The main options for the overnight train between Bangkok and Chiang Mai consist of either a first-class ticket or a second-class ticket. The difference being, first-class sharing a two-berth cabin (so you will be which a stranger if traveling alone) and the second class which is rows of bunks along the train carriage with privacy curtains. The latter of the two is definitely the most popular for budget travelers. Also be aware that even though the top bunk is cheaper, it also means less space, which will be a problem if you’re tall. For the second class, there is the option of an air-conditioned carriage or a fan carriage. Prices start from $25.00 when booked through 12.Go Asia,

Once in Chiang Mai, the railway station is on Charoen Mueang Road, just across the river. It is cheap enough to hire a songthaew or tuk-tuk here which will take you to your accommodation.

train driving through market on railway tracks bangkok to chiang mai
the popular train market in bangkok

My Experience Taking The Overnight Train To Chiang Mai

On my most recent trip to Thailand, I got a little out of my comfort zone and decided to try the overnight sleeper train from Bangkok to Chiang Mai. We booked a second-class air-conditioned ticket which is an excellent option for travelers on a budget.

Arriving at the station our train came exactly on time. It is a little squishy walking down the pathway with our luggage. Though, soon enough we find our spot on the right-hand side of the train. My partner has the upper berth and I have the lower. The beds are not set up yet as it is still quite early in the night. Instead, we both sit on the lower berth which is currently made into two seats that face each other with a table in the middle.

We have an easy dinner of snacks from 7/11 while we watch lights zip past our window and the bustle each time the train stops in the stations. Soon enough we notice the train attendant making their way down the carriage converting the seats into beds. We head to the toilet to brush our teeth and get ready to bed. Surprisingly the bathroom is extremely clean, even after a few hours into the journey (it is still good in the morning). It is obvious the train attendants work hard. There is always toilet paper and soap available and the ground is even fairly dry (a rarity in public transport bathrooms on this side of the world).

I do not mind the rocking of the train as I fall asleep. Though I am someone who likes to sleep in complete darkness, so having the hallway lights on the whole night does not make for a peaceful sleep. There is a curtain that provides a lot of privacy, but it is not thick enough to block out the light. My partner on the top bunk also says it was quite hot up there with the curtain shut.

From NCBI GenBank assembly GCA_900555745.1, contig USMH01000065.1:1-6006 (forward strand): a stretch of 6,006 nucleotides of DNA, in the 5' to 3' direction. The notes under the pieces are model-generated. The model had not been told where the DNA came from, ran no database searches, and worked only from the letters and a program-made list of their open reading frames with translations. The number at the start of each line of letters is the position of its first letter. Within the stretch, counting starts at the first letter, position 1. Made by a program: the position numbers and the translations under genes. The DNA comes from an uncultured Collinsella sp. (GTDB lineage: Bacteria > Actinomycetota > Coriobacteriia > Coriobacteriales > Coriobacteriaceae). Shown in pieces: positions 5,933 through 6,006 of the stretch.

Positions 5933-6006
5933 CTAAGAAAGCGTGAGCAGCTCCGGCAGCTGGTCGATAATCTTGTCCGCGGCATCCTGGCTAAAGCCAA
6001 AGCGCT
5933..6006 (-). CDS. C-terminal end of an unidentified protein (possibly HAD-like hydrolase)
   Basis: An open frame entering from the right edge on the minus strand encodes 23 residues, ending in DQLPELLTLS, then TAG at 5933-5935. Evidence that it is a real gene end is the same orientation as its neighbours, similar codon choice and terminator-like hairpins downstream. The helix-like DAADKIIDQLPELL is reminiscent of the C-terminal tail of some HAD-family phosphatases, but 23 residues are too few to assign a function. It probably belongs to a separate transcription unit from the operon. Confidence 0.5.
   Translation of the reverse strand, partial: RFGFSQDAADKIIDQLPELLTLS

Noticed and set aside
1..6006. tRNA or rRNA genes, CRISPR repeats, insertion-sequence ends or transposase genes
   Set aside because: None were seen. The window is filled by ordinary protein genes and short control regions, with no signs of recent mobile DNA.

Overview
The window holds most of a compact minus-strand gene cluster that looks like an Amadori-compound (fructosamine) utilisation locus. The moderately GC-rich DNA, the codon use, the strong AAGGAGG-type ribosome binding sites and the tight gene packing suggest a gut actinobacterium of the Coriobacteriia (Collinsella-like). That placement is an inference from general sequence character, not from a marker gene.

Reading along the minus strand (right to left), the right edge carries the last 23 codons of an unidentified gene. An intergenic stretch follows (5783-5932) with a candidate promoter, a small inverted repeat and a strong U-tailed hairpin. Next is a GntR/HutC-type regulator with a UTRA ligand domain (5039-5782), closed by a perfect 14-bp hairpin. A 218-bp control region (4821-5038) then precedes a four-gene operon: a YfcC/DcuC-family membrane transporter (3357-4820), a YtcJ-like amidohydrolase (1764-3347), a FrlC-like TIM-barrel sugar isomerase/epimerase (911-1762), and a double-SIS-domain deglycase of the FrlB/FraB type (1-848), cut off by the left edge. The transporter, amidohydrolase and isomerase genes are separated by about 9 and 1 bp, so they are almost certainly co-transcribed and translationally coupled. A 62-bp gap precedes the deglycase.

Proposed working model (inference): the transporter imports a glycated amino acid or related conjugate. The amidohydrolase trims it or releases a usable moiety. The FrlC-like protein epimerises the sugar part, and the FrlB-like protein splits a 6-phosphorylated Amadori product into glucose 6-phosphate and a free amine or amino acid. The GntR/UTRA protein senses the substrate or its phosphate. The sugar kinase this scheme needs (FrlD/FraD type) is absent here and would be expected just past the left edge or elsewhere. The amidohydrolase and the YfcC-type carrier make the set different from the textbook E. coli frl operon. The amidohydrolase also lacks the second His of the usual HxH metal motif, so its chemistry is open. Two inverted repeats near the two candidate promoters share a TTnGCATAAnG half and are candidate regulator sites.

We actually arrived in Chiang Mai one hour earlier than planned. This does not often happen I have read and it is more common to be delayed. Nevertheless, it was not the best alarm clock being woken up by the carriage attendant wanting to make up your bed back into a chair. I would definitely do this journey again. Though, if I were to want a decent night’s sleep I would book in a private first-class cabin.

inside the sleeper train from bangkok to chiang mai second class
the aftermath after a night on the train from bangkok to chiang mai in the second class cabin

YouTube video

Bus From Bangkok To Chiang Mai

Another comfortable option is to take the bus when traveling from Bangkok to Chiang Mai. There are essentially two different bus options, either the government bus or the ‘VIP’ or deluxe bus. Tickets will range from $15.00 -$25.00 / 500 – 800 baht depending on the type of bus booked and the travel agency it is booked through.

The government bus is the cheaper option, though will make stops in every township for passengers. It will also take longer with at least 12 hours for the journey.

The so-called ‘VIP’ buses are a more comfortable direct journey with a couple of food/toilet breaks along the way. They may provide snacks and water for the journey, as well as being more spacious. Just be aware of the fake ‘VIP’ bus tickets sold on Khao San Road by many travel agencies. Book through a reliable website such as 12.Go Asia where you can check reviews and find out what is included.

These buses often depart from the Mo Chit Bus Terminal, otherwise known as the Northern Terminal. To get here from Khao San Road it is best to use a taxi which should cost around $8.00, though be aware that oftentimes traffic in Bangkok can be horrible. If you are wanting to get a more exact estimate on the fare or cannot be bother haggling with the driver I recommend using the Grab mobile app.

When you arrive in Chiang Mai at the Arcade Bus Station there will be plenty of public songthaews waiting near terminal 3. The fare should be 20 baht per person, though as a foreigner you will likely be charged more. For example, I managed to barter them down to 50 baht for the journey to my hostel.

Important tip: Be careful with your luggage on night buses all over South East Asia. It is an area notorious for theft where the bus assistant climbs into the luggage area during the night and goes through all the bags. Just make sure to make all important items such as cash, electronics, passports, etc in your carry-on bag. Also, it always helps using a padlock just as a deterrent in such a situation.

double decker sleeper bus bangkok to chiang mai
a double decker bus to the way from bangkok to chiang mai

My Experience Taking The Bus To Chiang Mai